Fired Teamsters Win Jobs after Illegal Company-Union Collusion
Collusion between the United Auto Workers and a Ford contractor to cut wages and oust Teamsters members was flagrant, says the NLRB—so flagrant that the board is seeking an injunction to get displaced Teamsters their jobs back more quickly.
The December 21 decision by a National Labor Relations Board administrative law judge details how Voith Industrial Services, with Ford Motor Co. pulling the strings, underbid a carhaul company that had moved new cars out of Ford’s Louisville, Kentucky, assembly plant since 1952. To make the low bid, Voith prearranged a substandard contract with UAW Local 862, which represents the workers who build Ford Escapes at the plant.
The judge ordered Voith to put 85 named Teamsters to work, pay them nearly a year’s back-pay, reinstate the superior terms of the Teamster contract, and void the deal the company signed with the UAW. The judge also ordered that the decision be read aloud at meetings of all Voith workers.
Under the terms of the Voith-Ford-UAW arrangement, in early 2012 Teamsters who made $20 per hour, with a union pension, were replaced by newly hired workers making $11-14 per hour.
Teamsters for a Democratic Union, the reform movement in the union, reported on this struggle for jobs by Teamsters Local 89 in August.
A Louisville TV station obtained an internal Ford document indicating that Ford planned to save $9.8 million a year by replacing the Teamster contract with the cheaper UAW contract.
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Teamsters Local 89 repeatedly appealed to the UAW local and international to back away from the deal, including in full-page ads in the Louisville Courier Journal. But the UAW stuck with its plan; union attorneys argued alongside Voith's lawyers at the NLRB hearings. UAW President Bob King, in an email to a Louisville labor leader, called the situation “complicated.”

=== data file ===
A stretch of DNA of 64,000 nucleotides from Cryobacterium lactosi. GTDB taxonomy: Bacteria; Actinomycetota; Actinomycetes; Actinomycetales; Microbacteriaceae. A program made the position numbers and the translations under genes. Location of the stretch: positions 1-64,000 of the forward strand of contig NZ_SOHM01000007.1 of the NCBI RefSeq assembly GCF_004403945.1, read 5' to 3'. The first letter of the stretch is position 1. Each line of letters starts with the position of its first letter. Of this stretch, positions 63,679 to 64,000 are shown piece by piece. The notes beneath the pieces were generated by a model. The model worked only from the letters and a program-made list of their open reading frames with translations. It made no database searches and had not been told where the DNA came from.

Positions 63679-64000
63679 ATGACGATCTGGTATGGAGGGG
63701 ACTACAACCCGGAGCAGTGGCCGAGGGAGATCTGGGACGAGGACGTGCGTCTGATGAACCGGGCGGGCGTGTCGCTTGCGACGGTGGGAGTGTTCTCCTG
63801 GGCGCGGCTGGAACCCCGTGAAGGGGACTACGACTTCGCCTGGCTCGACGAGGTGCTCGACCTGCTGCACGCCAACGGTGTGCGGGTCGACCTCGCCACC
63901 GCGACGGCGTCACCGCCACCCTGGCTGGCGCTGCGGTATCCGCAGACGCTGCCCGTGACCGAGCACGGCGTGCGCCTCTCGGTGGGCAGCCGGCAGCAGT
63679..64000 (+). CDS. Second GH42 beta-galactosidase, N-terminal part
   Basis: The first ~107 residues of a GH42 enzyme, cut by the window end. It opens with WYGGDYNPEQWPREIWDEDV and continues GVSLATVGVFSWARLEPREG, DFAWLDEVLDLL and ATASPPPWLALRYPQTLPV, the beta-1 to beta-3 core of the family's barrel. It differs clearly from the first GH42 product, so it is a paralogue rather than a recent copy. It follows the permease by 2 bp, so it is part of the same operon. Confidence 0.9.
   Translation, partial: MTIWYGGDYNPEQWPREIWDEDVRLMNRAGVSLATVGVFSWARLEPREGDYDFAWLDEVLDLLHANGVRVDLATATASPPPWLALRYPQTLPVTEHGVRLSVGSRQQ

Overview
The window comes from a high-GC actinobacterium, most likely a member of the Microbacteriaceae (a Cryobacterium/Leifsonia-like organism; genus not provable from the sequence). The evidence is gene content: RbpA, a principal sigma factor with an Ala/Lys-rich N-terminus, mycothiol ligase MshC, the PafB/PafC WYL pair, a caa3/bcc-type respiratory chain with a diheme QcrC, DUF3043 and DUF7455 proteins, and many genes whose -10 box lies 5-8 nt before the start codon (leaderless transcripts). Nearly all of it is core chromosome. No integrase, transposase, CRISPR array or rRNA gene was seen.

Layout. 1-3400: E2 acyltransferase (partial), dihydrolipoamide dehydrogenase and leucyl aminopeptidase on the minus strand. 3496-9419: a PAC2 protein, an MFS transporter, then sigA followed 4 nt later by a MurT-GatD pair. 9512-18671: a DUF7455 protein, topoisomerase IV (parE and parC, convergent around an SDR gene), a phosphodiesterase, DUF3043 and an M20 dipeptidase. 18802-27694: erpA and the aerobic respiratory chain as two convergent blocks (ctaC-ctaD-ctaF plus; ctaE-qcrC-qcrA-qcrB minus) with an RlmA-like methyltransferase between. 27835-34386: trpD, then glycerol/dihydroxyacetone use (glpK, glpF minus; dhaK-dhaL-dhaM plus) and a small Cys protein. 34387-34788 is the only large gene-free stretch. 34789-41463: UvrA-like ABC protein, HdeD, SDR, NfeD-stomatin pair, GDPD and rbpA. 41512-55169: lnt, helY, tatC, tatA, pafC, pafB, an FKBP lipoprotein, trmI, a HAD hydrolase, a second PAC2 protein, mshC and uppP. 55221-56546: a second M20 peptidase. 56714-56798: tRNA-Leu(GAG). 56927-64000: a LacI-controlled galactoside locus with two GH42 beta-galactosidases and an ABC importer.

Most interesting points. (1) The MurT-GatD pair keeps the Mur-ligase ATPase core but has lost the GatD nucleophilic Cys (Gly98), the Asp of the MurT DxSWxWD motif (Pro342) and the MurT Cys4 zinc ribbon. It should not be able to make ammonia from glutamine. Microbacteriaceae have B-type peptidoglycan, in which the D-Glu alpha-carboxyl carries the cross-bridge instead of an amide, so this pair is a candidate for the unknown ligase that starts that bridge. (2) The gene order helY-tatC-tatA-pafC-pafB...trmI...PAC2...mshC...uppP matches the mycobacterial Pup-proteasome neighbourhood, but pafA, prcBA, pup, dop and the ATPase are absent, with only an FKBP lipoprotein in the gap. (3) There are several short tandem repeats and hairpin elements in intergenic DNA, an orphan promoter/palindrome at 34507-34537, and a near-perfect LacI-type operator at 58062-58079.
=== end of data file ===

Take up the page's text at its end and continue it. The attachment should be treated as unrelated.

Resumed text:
Voith has cleaning contracts at a number of auto plants, including the Louisville factory, but little experience in carhaul logistical work. Ford set up a meeting in October 2011, and invited the UAW but not the Teamsters, the union that had represented the Louisville workers for 60 years.
Ford awarded Voith the contract, and Voith managers then proceeded to exclude most of the experienced Teamsters from hiring.
In the fight for members' jobs, Local 89 got no help from Teamsters President James Hoffa. Hoffa is generally not inclined to support carhaul members, a more militant section of the union where he has little support. Local 89 President Fred Zuckerman had campaigned against Hoffa in the 2011 election for Teamsters president. And Hoffa's carhaul director stood by while Voith took Teamster jobs at the Ford plant in Wayne, Michigan.
Typically decisions such as this one are subject to lengthy appeals, first to the full NLRB and later to a federal court of appeals. But the case is so egregious that the NLRB's general counsel is going into federal court for a section 10(j) injunction, to speed up the process.
Ken Paff is the national organizer for Teamsters for a Democratic Union.